Page 7

On the tiled and built-in bench adjacent to the shower sat a famous portly man in a three-piece black suit, white shirt, black tie, and black wingtips polished to a high shine. His round face, full cheeks, and two chins had been less pronounced but evident even in photographs of him as a young child. Then as now, his lower lip protruded far past the upper; however, as both a boy and a man, he never appeared to be pouting, but seemed instead to be pondering some profound idea.

“Mr. Hitchcock,” I said, and he smiled.

So soon after being shot dead and finding myself miraculously alive again, I wasn’t ready for Alfred Hitchcock. Bewildered, I went to the sink, leaned toward the mirror, searched the reflection for the concrete walls and the single hanging light—for the dungeon or abattoir, or whatever the place had been—but saw only the clean, bright shower room.

I have never liked looking at myself in a mirror. I don’t know why exactly. I’m not movie-star handsome, but I’m not the Creature from the Black Lagoon, either. I’m pretty much a face in the crowd, which is a blessing when, like me, you have a reason not to draw attention to yourself. There’s just something unsettling about studying your reflection. It’s not a matter of being dissatisfied with your face or of being embarrassed by your vanity. Maybe it’s that when you gaze into your own eyes, you don’t see what you wish to see—or glimpse something that you wish weren’t there.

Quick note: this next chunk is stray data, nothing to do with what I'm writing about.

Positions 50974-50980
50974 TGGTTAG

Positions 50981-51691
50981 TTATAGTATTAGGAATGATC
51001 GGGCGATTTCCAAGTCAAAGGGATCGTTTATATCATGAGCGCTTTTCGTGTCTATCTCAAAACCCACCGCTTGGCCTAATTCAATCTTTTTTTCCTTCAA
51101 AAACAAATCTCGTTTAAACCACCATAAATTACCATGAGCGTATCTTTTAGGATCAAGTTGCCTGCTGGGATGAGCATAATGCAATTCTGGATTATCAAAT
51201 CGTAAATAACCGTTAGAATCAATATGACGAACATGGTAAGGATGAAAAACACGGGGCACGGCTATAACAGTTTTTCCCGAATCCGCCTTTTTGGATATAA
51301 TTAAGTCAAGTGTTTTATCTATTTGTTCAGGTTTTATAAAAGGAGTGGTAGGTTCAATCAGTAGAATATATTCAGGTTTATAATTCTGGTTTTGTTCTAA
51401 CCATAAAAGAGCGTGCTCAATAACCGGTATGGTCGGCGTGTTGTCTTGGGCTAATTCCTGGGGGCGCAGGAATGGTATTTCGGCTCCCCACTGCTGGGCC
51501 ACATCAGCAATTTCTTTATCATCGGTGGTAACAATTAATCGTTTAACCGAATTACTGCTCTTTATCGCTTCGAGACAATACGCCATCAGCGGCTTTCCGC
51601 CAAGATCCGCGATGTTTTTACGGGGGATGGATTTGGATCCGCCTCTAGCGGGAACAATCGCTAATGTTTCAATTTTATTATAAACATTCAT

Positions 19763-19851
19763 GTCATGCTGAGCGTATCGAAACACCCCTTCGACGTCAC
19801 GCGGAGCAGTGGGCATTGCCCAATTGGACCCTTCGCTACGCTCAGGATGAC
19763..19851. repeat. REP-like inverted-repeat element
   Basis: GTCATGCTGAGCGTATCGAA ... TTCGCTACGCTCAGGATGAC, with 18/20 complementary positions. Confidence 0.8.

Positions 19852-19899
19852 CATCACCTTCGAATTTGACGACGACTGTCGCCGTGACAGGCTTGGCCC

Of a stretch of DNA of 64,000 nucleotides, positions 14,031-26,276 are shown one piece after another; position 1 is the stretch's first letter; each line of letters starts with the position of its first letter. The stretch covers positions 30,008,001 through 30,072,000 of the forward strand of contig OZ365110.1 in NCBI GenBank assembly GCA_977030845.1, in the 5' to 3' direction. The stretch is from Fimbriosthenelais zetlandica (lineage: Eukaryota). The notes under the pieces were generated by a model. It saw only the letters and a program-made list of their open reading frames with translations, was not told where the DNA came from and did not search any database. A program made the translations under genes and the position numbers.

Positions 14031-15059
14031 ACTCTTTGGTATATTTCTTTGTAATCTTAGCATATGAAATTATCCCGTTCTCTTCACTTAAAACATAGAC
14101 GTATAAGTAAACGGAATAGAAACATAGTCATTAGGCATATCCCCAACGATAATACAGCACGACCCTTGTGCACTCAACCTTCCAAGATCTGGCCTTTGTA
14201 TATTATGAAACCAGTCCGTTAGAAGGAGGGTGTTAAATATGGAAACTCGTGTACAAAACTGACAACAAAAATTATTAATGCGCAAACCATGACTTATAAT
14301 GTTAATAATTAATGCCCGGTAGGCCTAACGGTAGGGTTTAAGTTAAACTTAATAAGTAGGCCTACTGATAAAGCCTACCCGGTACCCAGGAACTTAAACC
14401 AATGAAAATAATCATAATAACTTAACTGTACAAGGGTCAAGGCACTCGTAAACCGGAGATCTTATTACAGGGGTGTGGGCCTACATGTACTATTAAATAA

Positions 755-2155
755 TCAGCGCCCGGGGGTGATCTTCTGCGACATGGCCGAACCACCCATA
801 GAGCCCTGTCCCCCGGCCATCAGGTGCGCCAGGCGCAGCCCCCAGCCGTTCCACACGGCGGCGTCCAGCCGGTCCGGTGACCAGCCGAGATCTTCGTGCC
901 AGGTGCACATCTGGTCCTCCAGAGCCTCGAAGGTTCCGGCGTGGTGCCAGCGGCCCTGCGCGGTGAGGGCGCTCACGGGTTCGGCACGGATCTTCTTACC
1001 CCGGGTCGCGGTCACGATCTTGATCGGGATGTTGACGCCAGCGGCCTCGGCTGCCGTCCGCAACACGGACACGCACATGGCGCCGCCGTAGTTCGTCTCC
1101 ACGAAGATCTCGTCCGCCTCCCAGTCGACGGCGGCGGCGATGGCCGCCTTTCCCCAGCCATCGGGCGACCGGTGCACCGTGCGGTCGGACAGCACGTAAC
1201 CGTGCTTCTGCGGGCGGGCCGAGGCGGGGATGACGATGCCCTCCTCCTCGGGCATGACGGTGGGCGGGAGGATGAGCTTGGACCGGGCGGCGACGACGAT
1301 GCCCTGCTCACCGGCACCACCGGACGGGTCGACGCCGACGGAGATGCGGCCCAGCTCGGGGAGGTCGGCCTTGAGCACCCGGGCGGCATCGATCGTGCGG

At least my face was not splashed with blood, and my eyes were not dead-flat yet fevered like those of a zombie. I didn’t know what it felt like to be a lingering spirit unwilling to pass over to the Other Side, but I was certain that it didn’t feel like this. If the encounter with the rhinestone cowboy had not been a hallucination or a vision of a future confrontation, if I had in fact been shot in the throat and killed, I was nevertheless alive again by virtue of a miracle.

I didn’t try to puzzle through how such a thing could be. The world is filled with mysteries; and I have learned that every mystery will either explain itself—or it won’t. I can’t force Nature to draw back her curtains and reveal the hidden machinery that constitutes the true workings of the world.

When I turned once more to Mr. Hitchcock, the great director gave me two thumbs up.

I sat beside him on the bench. My hands were shaking. I clutched my knees to still the tremors.

“I saw you the other day,” I said, “walking on the shore, past the cottage we’ve been renting. You waved at me.”

He thrust out his lower lip even farther and nodded. Although his face was perhaps best suited for a dour expression, he smiled and seemed almost merry. Judging by the wry look in his eyes, I thought that he had something to say that would have made me laugh. Having died in 1980, however, he was a spirit, and spirits never speak.